Special Feature

The planning process

This three-part series on the planning process offers suggestions for successful discovery meetings, how to present a financial plan and ways to elicit feedback from clients.

Financial Planning

Frame your presentation as a roadmap to success

By Brent Jolly |

After you have completed a productive discovery meeting and done some careful analysis of your clients' needs, avoid framing the presentation of your plan as the final solution to all your client's problems, says Keith Costello, president and CEO of the Canadian Institute of Financial Planners in Mississauga, Ont.

"You have to educate the client that the plan is a roadmap and a guide to help them develop their future," Costello says. "It is not about offering a final result or outcome."

Costello offers the following suggestions to help you present a financial plan to your client:

> Explain clearly
It is your responsibility to explain to your client your recommendations and how they fit with his or her particular circumstances. Having already acknowledged your client's level of financial literacy will make this task much simpler.

The default, Costello says, is always to explain financial concepts in layman's terms to ensure that your message is properly understood. That will help lead you from the presentation of a plan to the implementation.

> Make it a conversation
Regard a financial plan as a communication tool, Costello says, rather than as a solely technical document.

"A financial plan is a living document," he says.  "So, if you are having a ‘technical dump' with your client, you are likely having a one-way conversation."

Instead, you should always be sure that you are having a two-way conversation with your client.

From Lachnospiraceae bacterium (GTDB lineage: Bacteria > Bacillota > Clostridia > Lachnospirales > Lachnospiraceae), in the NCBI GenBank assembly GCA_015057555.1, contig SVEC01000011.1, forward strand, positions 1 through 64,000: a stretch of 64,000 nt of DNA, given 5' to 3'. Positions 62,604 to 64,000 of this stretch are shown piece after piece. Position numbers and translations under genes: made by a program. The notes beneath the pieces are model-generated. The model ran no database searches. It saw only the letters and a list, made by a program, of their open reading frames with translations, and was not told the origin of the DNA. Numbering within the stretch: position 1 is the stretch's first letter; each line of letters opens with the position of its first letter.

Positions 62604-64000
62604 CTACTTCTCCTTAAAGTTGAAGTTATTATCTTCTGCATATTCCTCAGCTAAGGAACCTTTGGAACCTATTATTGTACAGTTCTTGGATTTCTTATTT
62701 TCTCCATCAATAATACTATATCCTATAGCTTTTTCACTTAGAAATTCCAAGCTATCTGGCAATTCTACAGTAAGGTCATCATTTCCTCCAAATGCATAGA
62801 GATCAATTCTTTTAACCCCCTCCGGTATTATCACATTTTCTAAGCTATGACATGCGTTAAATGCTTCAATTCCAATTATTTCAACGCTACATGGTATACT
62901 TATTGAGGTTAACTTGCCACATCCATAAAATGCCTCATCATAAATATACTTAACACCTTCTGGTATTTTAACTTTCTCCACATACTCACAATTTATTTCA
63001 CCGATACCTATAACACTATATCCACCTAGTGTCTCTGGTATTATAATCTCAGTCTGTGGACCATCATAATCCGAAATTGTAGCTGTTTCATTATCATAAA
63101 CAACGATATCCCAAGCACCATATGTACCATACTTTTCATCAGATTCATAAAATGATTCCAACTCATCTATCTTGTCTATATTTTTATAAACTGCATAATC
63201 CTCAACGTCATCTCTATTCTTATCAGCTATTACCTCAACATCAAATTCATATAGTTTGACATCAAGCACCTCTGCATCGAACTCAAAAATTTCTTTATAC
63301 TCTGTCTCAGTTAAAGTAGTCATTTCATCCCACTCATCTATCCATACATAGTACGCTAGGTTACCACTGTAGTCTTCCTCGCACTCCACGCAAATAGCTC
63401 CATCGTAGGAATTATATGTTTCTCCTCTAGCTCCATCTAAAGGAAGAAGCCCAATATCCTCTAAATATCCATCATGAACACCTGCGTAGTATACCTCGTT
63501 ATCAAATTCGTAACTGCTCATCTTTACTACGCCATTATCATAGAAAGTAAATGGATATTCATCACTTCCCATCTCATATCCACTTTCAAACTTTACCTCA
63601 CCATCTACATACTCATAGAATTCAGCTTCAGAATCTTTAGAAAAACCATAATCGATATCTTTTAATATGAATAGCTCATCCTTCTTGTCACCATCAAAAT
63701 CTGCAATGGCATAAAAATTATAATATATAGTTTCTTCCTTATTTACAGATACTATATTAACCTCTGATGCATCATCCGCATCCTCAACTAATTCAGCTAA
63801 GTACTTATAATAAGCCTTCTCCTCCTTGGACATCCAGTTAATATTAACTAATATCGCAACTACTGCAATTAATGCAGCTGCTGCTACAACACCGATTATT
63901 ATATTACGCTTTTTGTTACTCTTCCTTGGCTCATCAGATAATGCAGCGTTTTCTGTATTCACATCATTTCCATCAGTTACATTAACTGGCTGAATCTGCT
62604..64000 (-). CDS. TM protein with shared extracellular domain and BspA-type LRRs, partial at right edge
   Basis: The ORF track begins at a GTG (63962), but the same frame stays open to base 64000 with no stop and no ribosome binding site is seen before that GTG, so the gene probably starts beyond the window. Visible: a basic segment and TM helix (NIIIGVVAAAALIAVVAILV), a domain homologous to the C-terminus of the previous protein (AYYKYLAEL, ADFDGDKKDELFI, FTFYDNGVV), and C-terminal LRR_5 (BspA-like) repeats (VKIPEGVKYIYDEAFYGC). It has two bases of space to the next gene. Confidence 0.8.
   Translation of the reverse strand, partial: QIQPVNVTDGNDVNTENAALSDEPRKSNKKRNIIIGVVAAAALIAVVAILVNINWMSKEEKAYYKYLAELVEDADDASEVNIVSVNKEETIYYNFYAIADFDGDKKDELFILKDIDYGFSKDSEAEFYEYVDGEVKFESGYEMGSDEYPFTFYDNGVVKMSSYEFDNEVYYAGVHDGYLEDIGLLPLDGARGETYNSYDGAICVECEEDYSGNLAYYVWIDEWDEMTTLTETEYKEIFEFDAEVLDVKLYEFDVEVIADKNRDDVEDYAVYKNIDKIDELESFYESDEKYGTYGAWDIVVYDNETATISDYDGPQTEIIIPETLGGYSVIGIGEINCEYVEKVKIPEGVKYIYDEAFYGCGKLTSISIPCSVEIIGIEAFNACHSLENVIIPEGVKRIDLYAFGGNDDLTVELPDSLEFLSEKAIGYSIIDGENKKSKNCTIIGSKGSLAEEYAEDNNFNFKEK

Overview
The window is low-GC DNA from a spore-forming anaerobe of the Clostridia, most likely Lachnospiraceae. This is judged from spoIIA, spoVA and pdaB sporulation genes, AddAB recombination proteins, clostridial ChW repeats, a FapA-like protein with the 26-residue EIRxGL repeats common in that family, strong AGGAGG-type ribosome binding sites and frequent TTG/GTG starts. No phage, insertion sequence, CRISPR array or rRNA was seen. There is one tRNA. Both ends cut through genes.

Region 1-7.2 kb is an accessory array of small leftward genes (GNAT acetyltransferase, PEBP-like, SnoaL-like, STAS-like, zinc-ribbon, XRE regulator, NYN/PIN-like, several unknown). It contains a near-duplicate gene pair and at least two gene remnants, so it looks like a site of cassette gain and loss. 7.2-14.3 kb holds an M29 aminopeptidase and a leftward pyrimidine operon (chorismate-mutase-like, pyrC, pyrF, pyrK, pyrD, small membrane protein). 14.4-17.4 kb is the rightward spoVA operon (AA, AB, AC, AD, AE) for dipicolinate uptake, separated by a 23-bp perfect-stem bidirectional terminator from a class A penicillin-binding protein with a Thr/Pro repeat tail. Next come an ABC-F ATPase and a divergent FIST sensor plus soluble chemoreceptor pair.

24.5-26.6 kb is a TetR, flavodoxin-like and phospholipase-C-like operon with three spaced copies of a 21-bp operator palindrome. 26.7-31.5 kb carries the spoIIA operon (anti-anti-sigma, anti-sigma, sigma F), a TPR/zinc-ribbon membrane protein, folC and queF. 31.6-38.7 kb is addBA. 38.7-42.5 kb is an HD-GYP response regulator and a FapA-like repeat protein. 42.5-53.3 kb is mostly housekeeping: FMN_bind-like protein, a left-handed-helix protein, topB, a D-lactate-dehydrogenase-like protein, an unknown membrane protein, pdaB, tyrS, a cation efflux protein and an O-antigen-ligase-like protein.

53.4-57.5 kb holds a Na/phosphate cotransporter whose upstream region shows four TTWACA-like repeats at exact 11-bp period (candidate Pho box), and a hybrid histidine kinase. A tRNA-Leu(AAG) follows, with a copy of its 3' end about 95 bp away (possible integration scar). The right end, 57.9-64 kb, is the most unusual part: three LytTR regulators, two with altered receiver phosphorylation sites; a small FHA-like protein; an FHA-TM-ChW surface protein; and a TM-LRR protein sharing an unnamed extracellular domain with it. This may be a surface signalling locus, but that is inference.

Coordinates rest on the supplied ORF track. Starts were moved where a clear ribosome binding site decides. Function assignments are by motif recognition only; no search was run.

Also, pay attention to your client's body language to gauge his or her receptiveness to the ideas you present. Although you have the professional training, you also should make sure you have his or her story right.  

> Hit the "hot buttons"
Presenting a plan should never be a formulaic process. Instead, it should be tailored to your relationship with your client.

In the same vein, look for "hot button" issues — those issues your client is particularly concerned about. For example, your client might have a child with special needs or be taking care of an ill parent.

It is imperative that you first identify those concerns at the discovery stage, and acknowledge them during the presentation of your plan. Giving these concerns a sense of priority and urgency will help give your client the impetus to start implementing your recommendations.

"You can do a lot of stuff in that plan," Costello says. "But if you don't identify the main issues the client has, they will think there is no sense of urgency because they can do that anytime."

> Ask for questions
Allocate some time at the end of your presentation to address questions from your client, Costello says. This is an important part in the communication process because it ensures that the client is clear on the plan you are proposing.

This is the second installment in a three-part series on the planning process. Next: Soliciting client feedback after the presentation of your plan.